In some ways Blondie was to me what Hobbs was for Calvin. Only my tiger was alive. Those who hate cats don't know how cool cats really are. Just like dogs, cats are quite different from one another. I was a latchkey kid before the term was invented, and Blondie was my companion. She sought me out and liked to be stroked by her friend. Or she might feel the necessity of grooming me with her rough and tireless tongue.

This episode begins with my bachelor uncle Walter. His sisters (my mother and aunties) were convinced that he would remain a bachelor all his life, but he surprised everyone and proposed to Mary Smiley. Yes, that was her name, and it seemed to be descriptively appropriate for her. She was a little older than he, and for several reasons, theirs was the wedding of the year for this family. Everyone made a big fuss over it. Everyone wanted to have a part in it.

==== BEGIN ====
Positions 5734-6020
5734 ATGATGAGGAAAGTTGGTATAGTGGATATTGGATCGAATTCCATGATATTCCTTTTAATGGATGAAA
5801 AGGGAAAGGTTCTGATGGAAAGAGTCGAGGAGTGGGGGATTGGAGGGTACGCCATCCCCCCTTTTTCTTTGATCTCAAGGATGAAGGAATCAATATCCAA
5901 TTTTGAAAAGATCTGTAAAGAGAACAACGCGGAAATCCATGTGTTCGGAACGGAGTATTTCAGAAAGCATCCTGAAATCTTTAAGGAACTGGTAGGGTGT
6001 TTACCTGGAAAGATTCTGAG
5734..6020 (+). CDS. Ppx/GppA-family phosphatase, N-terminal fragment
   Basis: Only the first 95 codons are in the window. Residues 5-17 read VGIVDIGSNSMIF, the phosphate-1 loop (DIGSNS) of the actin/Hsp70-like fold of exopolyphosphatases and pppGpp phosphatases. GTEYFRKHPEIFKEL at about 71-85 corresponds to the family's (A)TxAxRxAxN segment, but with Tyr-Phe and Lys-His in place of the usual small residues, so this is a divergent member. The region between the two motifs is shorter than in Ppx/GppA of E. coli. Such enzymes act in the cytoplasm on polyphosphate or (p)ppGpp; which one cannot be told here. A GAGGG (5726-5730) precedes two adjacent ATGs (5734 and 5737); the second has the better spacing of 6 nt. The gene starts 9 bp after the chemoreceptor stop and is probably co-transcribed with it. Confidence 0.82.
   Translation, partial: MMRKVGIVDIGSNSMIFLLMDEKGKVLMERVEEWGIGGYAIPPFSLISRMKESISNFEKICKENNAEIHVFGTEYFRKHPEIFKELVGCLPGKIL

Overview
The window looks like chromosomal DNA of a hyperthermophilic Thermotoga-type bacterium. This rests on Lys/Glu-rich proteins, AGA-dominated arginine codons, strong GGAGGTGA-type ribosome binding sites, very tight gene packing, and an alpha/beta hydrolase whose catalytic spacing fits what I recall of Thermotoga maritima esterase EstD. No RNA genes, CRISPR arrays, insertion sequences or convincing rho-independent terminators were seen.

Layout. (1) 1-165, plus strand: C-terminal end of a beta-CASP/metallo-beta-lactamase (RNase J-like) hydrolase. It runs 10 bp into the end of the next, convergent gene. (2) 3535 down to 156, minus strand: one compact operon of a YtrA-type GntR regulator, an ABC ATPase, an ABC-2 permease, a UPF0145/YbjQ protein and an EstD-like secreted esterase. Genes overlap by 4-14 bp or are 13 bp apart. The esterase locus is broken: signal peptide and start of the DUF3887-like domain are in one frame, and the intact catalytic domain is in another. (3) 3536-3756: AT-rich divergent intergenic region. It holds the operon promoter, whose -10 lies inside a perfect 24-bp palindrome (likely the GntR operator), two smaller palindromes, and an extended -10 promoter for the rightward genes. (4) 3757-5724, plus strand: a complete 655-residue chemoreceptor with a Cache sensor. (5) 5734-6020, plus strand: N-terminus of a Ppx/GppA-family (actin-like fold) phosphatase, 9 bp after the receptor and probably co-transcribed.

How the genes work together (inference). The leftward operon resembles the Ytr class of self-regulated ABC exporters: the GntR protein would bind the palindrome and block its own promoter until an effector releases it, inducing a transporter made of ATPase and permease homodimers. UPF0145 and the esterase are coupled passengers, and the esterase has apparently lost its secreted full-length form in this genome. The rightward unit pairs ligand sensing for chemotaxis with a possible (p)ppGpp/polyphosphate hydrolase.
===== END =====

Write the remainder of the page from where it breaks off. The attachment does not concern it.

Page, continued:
Since grandpa Saumert was a professional baker, he was asked to make the cake. Those were post-depression days, and our stove was the only one in the family that would accommodate the large pans needed for the lower levels of the cake. Consequently grandpa did the baking at our house. A couple days before the wedding our home was filled with the lovely odors of cake baking. Grandpa carefully laid out the layers on our dining room table to cool overnight. Newsprint contained sanitary ink and so were spread over the cake layers. Well, it turns out that although newsprint may discourage germs and vermin, it was not enough to discourage Blondie. She was a house cat, and she did not sleep in my bed every night. This night the attractive smell of wedding cake cooling in the night was too much for her to ignore. In the morning it was discovered that she had tasted each of the layers, and for good measure was found comfortably curled up on one of them. My parents went berserk. The cat was banished, but the damage had been done. And tonight was the wedding!